Green Bay Packers Ezra Shaw/Getty Images

Riddell, the former helmet maker of the NFL, is facing some serious allegations after evidence surfaced that the company and the league knew more about the risks of concussions than they disclosed, according to the New York Post.

“There have been many new documents that have been found” since the players settled with NFL in 2013, the players’ lead lawyer Jason Luckasevic said to The Post‘s Josh Kosman.

The league settled its concussion suit, but Riddell’s is still up in the air and that could have serious implications for the future of the company. How serious, you might ask? “We are going to put an end to that helmet maker,” Luckasevic said.

That seems very possible, too. Riddell is being sued by about 1,000 former players who claim that the company knew the risks of the concussions, but did not inform players of the dangers. According to The Post, the case is expected to continue after the NFL settlement is approved. The NFL and the 20,000 players involved in that suit won $1 billion.

Riddell, founded in 1927, outfitted the NFL with helmets from 1989 up until 2014. In 20o2, the company introduced the Revolution helmet in response to concussion research. The Revolution helmet was perhaps most notably worn by Peyton Manning, until he switched in the 2015 season.

According to The Post, Luckasevic says that Riddell’s claims about the improvement of the Revolution helmets were exaggerated:

Luckasevic said that when Riddell in 2006 claimed its Revolution helmet would reduce concussions by 31 percent compared to traditional helmets, the company’s assertion “was pretty wild” considering it never tested for the kind of rotational hits that cause most concussions.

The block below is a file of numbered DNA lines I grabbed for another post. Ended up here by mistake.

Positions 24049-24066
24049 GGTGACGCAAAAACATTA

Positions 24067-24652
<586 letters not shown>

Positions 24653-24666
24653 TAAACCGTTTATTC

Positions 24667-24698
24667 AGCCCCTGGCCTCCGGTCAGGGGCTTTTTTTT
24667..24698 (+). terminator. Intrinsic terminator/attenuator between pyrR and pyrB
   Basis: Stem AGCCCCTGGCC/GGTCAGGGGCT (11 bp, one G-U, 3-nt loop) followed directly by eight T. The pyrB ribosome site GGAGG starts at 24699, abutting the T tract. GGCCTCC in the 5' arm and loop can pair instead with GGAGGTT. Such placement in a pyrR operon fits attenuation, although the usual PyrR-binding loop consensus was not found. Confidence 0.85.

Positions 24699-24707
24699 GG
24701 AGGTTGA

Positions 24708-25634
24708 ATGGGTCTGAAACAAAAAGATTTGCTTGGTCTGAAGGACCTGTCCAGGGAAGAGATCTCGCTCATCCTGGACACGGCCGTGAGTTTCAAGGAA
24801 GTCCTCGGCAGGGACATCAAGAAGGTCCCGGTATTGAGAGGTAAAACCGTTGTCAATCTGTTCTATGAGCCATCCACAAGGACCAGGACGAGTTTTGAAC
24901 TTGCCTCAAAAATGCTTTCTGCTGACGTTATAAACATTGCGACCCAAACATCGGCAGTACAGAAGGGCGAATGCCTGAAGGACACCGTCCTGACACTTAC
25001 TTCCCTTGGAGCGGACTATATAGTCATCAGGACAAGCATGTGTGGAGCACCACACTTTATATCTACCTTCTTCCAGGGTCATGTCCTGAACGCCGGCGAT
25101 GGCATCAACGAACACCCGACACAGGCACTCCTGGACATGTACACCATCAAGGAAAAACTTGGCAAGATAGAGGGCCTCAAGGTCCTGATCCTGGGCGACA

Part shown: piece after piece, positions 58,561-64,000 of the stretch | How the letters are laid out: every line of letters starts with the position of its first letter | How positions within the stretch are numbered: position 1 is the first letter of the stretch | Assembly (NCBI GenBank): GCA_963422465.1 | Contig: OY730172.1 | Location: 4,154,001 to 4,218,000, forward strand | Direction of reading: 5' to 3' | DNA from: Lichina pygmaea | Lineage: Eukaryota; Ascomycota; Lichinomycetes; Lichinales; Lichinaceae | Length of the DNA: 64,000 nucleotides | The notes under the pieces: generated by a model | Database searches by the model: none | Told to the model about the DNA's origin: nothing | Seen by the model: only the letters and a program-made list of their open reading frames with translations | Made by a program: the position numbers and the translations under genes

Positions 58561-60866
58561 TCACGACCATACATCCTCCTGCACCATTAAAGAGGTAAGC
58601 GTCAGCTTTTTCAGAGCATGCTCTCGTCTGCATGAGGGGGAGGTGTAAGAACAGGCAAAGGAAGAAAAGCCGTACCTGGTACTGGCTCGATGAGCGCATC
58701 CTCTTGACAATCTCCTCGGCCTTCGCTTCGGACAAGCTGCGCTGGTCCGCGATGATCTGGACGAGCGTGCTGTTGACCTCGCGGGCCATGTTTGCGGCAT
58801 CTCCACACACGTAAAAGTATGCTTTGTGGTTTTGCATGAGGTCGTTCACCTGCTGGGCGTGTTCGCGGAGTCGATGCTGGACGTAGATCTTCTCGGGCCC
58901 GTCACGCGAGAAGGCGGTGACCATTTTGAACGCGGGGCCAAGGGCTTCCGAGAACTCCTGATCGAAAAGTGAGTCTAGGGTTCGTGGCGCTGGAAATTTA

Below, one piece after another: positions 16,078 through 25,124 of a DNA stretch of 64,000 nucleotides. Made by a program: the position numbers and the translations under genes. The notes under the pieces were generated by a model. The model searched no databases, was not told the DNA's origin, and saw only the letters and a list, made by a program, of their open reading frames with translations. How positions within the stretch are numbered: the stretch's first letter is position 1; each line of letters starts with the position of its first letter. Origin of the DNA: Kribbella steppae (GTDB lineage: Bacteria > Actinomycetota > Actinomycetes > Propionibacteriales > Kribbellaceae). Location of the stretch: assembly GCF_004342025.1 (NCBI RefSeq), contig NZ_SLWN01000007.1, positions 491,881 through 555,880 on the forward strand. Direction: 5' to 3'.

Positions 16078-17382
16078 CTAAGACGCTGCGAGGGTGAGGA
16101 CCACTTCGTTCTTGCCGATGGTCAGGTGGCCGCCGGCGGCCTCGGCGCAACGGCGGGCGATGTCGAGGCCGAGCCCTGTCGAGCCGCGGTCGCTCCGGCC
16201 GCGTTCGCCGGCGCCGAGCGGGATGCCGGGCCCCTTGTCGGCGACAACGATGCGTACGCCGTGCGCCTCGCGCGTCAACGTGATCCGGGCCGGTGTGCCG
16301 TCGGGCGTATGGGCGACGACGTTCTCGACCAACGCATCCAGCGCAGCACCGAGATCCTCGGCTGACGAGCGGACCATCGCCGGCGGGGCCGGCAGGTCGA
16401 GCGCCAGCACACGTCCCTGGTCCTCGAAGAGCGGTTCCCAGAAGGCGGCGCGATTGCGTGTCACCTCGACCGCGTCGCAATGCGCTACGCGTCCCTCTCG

There will be key helmet manufacturers that come forward and say they went to the NFL and proposed helmets that would be safer for players only to be told they should go show their models to official helmet maker Riddell, Luckasevic alleges.

A study by Virginia Tech led many NFL players to switch to Xenith helmets, which is the only other authorized provider of helmets to teams across the league.

Former New York Giant Leonard Marshall, who has traumatic brain injury, wore Riddell helmets throughout his career and told The Post he would have worn a better helmet had he known of the risks that Riddell was allegedly keeping from players. Marshall says he goes to a hyperbaric chamber every week, sometimes on multiple occassions because, “Parkinsons and long-term dementia scare the s**t out of me,” he said.

How this affects Riddell moving forward will be worth watching, but the future doesn’t look promising for the company.

About Harry Lyles Jr.

Harry Lyles Jr. is an Atlanta-based writer, and a Georgia State University graduate.